• Dominican tertiary with a dove, lily, and book
• Dominican tertiary with a wreath of roses, cross, lily, and rosary
• María Crescencia
• Sister Dulzura
• Sister Sweetness
Born to immigrants from Spain, raised in a farm family, and known as a pious girl. Entered the Daughters of Our Lady of the Garden on 31 December 1915, taking her vows on 7 September 1918. Teacher and catechist to children. In 1924 to 1928 she was assigned to a tuberculosis hospital where she worked closely with sick children. When her own health began to suffer, she was assigned to a hospital in Vallenar, Chile where she was a source of joy, comfort and the teachings of God to many patients.
17 August 1897 in San Martín, Buenos Aires, Argentina
• 20 May 1932 in Vallenar, Atacama, Argentina of natural causes
• found incorrupt in 1966
• re-interred in the College Chapel in Huerto de Pergamino, Argentina
• 17 November 2012 by Pope Benedict XVI
• the recognition was celebrated by Cardinal Angelo Amato, prefect of the Congregation for the Causes of Saints, at Pergamino, Argentina
• her beatification miracle involved a cure from type A hepatitis
Heart of Jesus I ask you for a special blessing for Chile, given that it is God's will that I die here. Gladly I offer you the sacrifice for the peace and tranquility of this nation. - Blessed Maria's last words
Aethelbert, Albert, Albright
Son of Ethelred, King of the East Angles, and Leofrana. A pious youth, he would have preferred religious life, but was in line for the throne. King of East Anglia for 44 years. He would have preferred to remain celibate, but agreed to seek the hand of Althryda (Alfrida) daughter of Offa, King of the Mercians in order to continue a stable line to the crown. There were a number of supernatural indications that it was a bad choice, but Ethelbert went anyway. Due to court intrigues, Ethelbert was murdered by a man named Grimbert at the instigation of his father-in-law, Offa of Mercia. Often listed as a martyr.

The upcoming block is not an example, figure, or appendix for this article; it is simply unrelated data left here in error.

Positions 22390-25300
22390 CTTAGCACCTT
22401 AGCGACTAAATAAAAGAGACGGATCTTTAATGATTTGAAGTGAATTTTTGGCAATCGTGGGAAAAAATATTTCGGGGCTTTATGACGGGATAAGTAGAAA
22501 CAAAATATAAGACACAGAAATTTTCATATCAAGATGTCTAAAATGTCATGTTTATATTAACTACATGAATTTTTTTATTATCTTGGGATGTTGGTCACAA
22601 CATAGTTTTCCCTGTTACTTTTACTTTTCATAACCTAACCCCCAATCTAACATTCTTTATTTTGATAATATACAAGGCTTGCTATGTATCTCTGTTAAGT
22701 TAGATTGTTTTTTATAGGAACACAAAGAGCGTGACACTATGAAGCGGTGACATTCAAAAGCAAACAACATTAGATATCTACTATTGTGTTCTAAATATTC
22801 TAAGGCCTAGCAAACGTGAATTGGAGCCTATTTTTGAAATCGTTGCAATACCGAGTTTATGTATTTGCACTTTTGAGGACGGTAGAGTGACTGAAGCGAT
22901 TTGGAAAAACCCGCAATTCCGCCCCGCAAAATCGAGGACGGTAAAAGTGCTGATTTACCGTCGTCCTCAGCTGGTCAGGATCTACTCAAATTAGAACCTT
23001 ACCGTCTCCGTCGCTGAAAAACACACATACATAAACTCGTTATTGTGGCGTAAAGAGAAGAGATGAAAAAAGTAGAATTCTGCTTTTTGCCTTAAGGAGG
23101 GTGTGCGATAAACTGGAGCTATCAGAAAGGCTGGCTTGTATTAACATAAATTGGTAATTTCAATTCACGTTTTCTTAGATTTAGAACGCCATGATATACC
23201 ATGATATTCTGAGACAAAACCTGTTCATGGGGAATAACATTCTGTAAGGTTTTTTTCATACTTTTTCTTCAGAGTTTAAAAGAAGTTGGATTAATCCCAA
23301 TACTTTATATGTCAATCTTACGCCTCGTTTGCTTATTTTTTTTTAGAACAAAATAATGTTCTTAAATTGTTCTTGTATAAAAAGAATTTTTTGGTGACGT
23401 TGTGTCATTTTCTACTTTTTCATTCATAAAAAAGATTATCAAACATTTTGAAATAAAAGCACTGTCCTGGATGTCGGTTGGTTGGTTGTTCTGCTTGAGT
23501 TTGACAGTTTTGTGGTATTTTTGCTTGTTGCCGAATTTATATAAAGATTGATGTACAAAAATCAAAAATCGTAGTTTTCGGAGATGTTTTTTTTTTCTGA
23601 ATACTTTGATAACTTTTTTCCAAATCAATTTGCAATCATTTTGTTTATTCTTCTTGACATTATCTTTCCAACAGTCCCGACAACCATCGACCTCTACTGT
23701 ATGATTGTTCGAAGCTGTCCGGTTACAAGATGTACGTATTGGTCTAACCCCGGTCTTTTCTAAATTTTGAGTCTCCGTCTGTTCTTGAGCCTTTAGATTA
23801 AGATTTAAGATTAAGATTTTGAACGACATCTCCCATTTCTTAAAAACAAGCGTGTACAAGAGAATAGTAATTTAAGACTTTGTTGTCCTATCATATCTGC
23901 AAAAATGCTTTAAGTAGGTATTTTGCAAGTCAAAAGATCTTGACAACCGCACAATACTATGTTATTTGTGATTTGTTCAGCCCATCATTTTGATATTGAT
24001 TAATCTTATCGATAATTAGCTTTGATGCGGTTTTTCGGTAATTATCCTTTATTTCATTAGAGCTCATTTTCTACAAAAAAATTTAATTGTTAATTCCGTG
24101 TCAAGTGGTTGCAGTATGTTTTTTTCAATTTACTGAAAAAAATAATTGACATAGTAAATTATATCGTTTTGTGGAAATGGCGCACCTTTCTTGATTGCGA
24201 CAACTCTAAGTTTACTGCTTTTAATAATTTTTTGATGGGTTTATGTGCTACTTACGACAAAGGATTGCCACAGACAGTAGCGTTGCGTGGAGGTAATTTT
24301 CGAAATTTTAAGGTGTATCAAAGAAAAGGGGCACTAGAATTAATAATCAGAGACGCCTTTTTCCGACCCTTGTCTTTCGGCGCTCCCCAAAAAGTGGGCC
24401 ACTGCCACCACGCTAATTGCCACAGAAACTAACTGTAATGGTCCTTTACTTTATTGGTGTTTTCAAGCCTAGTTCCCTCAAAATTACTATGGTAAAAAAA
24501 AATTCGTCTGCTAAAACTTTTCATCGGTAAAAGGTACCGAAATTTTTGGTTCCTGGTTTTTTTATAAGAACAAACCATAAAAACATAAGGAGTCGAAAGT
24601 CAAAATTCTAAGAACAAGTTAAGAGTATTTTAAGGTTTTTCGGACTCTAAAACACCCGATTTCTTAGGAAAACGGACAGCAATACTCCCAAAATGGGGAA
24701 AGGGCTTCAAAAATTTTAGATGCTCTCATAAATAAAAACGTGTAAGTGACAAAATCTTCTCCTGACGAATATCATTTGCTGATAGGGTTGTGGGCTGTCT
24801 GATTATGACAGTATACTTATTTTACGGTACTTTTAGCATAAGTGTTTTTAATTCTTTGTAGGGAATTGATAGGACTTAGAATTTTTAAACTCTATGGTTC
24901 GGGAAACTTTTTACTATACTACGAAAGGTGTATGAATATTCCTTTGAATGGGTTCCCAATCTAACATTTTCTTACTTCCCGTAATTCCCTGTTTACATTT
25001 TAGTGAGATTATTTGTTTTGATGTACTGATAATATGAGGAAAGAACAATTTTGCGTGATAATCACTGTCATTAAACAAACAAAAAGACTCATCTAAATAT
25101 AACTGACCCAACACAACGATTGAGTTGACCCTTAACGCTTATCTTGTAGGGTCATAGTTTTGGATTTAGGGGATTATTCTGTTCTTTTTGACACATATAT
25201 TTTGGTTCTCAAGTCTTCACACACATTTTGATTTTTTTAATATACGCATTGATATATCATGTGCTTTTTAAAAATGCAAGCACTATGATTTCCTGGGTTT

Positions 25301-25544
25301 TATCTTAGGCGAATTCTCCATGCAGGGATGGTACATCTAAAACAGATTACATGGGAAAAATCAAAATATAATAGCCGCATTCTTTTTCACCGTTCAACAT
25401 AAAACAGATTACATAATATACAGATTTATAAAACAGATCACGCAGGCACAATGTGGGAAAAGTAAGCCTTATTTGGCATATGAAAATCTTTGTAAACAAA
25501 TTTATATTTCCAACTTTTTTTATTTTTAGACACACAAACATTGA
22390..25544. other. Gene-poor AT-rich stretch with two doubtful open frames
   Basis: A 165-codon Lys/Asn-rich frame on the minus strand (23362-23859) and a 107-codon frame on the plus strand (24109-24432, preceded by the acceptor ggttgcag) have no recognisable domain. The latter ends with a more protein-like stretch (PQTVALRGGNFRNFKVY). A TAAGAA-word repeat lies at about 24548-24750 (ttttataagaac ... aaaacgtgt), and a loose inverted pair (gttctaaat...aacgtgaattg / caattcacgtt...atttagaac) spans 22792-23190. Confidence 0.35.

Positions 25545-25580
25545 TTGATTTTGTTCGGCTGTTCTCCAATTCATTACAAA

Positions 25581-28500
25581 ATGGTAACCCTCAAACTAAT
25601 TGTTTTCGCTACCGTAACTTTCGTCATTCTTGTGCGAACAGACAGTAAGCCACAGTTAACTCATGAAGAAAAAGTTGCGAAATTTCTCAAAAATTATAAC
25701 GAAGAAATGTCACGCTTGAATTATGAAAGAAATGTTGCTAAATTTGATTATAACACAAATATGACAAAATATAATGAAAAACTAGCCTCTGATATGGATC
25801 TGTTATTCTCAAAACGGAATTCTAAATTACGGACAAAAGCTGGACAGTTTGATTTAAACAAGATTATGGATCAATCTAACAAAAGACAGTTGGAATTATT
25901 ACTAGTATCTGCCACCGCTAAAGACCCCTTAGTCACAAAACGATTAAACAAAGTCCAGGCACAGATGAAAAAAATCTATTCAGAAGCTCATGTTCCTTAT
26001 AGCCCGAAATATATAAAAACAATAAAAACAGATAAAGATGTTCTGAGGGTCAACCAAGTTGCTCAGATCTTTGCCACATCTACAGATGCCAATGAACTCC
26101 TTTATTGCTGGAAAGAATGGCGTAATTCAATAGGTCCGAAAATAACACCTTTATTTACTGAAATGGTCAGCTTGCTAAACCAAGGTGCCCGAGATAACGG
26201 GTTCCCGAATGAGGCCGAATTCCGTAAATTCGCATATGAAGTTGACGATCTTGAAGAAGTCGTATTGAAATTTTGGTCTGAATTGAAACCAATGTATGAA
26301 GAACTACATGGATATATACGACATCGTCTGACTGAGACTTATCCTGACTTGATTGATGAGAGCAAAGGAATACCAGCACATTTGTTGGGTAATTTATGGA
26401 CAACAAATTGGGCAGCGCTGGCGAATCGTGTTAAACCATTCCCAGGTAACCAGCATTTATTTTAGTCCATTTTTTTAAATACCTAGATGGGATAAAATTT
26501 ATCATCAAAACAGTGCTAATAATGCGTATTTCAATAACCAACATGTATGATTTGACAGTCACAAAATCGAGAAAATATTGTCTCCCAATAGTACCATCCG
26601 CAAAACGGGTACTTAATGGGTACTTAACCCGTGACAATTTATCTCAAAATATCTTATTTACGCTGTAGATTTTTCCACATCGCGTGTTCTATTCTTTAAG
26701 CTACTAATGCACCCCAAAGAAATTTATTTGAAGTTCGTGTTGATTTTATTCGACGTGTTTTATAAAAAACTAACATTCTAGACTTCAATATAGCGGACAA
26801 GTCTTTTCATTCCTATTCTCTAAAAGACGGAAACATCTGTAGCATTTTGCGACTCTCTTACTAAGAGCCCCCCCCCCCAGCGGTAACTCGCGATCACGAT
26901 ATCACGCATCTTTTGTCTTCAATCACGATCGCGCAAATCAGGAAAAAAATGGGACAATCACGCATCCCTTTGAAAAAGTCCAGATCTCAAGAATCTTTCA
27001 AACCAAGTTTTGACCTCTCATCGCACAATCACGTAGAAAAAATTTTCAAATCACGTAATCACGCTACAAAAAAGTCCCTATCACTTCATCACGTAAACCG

• murdered in 793 at Villa Australis, Mercia, England
• his body was buried like trash, but a heavenly light identified it, and it was eventually relocated
• buried at Maurdine near the Lugg River in Mercia
• remains relocated to Stratus-way
• remains relocated to Fernley (modern Hereford, England)
• remains relocated to Hereford Cathedral
• during one of the moves the head fell off the body, fell of the cart it was being carried in, touched a pedestrian who had been blind for eleven years, and cured him
• head enshrined at Westminster Abbey
• Hereford, England
• Hereford Cathedral
As a young adult, Arcangelo had an accident that left him with a lifelong limp. He entered the seminary in Brescia, Italy at age 18. Ordained in 1870, but illness forced him to spend his first year of priesthood with his family. Curate in the mountain village of Lodrino from 1871 to 1873. Curate at the Shrine of Santa Maria della Noce near Brescia. Noted for his attention to his parishioners, and his care for refugees. Curate at Botticino Sera in 1885; parish priest there in 1887, a post he held the rest of his life. He revitalized his parish, involved the parishioners, and made the church the center of the community. He founded the Workers' Mutual Aid Association, a form of social insurance for the sick, injured and aged. He used his own inheritance to build a modern spinning factory, employing local women, and using the profits to build a residence for them. He founded the Congregation of Worker Sisters of the Holy House of Nazareth who worked in factories with other women, teaching them when they could, and leading them by example. Father Arcangelo's strength came from prayer, much of it spent in front of the Blessed Sacrament.
12 October 1846 at Verolanuova, Brescia, Italy
20 May 1912 at Botticino Sera, Brescia, Italy of natural causes
26 April 2009 by Pope Benedict XVI
Baldiri, Basile, Baudelio, Baudile, Baudilio, Baudilus, Bausile, Boal, Boi